The artist is coy about the location of the murals: "I can't say specifics on where they are located, but I can say I chose places that looked abandoned and lifeless. One of the exciting things about painting portraits is being able to bring life and emotion to objects and surfaces that were once without. Also these figures just seem to match with the moods. A mysterious surreal combination. "
The artworks are created with traditional oil paint: "I use it in a traditional old masters' technique, mixing both loose brushwork with very tight strokes of sharp lines. I'm always trying to make the paint have a juicier texture to really help the portrait come alive."
The water and the elements could ruin the artworks any minute, so these portraits have an expiration date by design: "Oil paint outdoors definitely isn't the best and it doesn't last nearly as long as acrylics, but I kinda like that my figures have their own lifespan."
There is not a lot that Yoro can do in advance before working on each artwork: "Since the walls I find are all so different, each with its own set of problems and variables, there's no one way to prepare. I try to do enough research in advance so that things will go smoother."
Each painting takes anywhere from a whole day to three or four days to complete, depending on the size and detail.
On his decision to leave Hawaii for New York, Yoro says: "I left with nothing but $800 and two boxes of art supplies and clothes. I had no plan and no school. I wanted to chase my passion, and thought that at the least the experience would be a good story to come back home to."
Why portraits? "One of the exciting things about painting portraits is being able to bring life and emotion to objects and surfaces that were once without. Also these figures just seem to match with the moods. A mysterious surreal combination."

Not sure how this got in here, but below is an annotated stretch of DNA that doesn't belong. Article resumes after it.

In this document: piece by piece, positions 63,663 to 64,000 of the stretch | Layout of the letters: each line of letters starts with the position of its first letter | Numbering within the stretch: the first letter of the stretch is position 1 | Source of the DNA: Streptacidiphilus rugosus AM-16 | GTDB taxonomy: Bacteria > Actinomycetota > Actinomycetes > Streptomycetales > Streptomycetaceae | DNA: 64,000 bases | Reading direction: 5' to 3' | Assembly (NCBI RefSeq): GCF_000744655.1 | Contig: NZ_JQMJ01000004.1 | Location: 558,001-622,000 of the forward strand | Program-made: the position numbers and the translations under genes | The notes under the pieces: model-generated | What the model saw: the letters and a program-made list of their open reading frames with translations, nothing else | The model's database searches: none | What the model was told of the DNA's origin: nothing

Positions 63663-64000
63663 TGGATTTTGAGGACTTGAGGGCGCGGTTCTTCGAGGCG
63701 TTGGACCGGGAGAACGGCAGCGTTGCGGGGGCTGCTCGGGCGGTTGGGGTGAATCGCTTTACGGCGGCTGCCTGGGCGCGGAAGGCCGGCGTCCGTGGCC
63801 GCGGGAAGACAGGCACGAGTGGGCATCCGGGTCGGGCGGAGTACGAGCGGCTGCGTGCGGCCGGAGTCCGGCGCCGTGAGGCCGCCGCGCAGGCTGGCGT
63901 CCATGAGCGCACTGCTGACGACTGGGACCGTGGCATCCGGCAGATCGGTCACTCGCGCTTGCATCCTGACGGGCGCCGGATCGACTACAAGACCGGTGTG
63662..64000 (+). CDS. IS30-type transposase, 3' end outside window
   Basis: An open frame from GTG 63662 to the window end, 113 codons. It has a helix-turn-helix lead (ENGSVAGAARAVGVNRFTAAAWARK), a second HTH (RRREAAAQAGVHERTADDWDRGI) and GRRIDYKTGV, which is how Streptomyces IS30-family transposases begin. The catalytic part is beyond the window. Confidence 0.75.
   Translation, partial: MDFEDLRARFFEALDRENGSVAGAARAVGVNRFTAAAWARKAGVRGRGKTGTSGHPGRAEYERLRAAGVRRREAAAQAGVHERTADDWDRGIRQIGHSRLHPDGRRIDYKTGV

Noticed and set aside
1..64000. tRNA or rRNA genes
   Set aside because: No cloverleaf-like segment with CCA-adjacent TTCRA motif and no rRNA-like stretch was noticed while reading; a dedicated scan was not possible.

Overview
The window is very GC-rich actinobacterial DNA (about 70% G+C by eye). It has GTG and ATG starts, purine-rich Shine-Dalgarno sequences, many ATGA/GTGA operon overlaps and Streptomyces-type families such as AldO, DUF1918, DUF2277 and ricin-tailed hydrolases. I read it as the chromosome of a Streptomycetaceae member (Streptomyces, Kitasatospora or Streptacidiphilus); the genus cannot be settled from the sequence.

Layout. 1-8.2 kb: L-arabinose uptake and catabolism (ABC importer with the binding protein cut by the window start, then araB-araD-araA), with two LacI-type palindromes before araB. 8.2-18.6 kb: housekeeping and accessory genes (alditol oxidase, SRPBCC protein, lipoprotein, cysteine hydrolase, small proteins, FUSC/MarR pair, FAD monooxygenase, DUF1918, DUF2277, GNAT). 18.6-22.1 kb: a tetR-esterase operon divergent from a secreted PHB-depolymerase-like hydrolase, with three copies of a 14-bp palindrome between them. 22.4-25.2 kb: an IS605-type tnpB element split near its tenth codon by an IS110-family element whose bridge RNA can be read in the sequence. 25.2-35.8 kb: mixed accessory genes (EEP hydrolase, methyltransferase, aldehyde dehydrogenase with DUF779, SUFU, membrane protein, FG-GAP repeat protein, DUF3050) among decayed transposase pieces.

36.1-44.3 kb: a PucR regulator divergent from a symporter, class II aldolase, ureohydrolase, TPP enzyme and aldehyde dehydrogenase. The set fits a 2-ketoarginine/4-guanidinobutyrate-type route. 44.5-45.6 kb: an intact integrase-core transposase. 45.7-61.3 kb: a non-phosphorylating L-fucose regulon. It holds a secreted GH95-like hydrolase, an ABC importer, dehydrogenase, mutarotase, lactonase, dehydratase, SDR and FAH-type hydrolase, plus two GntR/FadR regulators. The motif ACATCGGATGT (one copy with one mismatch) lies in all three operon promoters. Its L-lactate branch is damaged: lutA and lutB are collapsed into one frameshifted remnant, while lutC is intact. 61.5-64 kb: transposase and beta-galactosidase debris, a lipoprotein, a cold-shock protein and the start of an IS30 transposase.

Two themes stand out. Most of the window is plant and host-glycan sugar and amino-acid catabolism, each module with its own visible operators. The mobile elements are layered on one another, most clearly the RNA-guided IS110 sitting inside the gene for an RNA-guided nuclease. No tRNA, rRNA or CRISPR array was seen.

Unsurprisingly, Yoro is a surfer: "Surfing has been part of my life since I was a kid, so naturally I had broken surfboards lying around the studio. One day I decided to put one on the easel and paint a face. I loved the composition and feel, so I made a whole series of them. It just made sense to me."
Painting from the precarious balance of a floating board might seem like a very stressful task, but it's actually not as bad as it looks: "I use a lot of ropes and anchors to keep me in place and steady, and the board itself is pretty stable when it's locked in. I usually choose places with minimal waves and tide changes too, so it feels just like any other platform. Having a strong surfing background probably hasn't hurt either!"
What's next? "Like most things in my life, I don't try to plan too much into the future. I only plan to stay true to my passion and see where it takes me. Currently in the works are more water murals and even hopping onto land for some figures who blend in with their environments."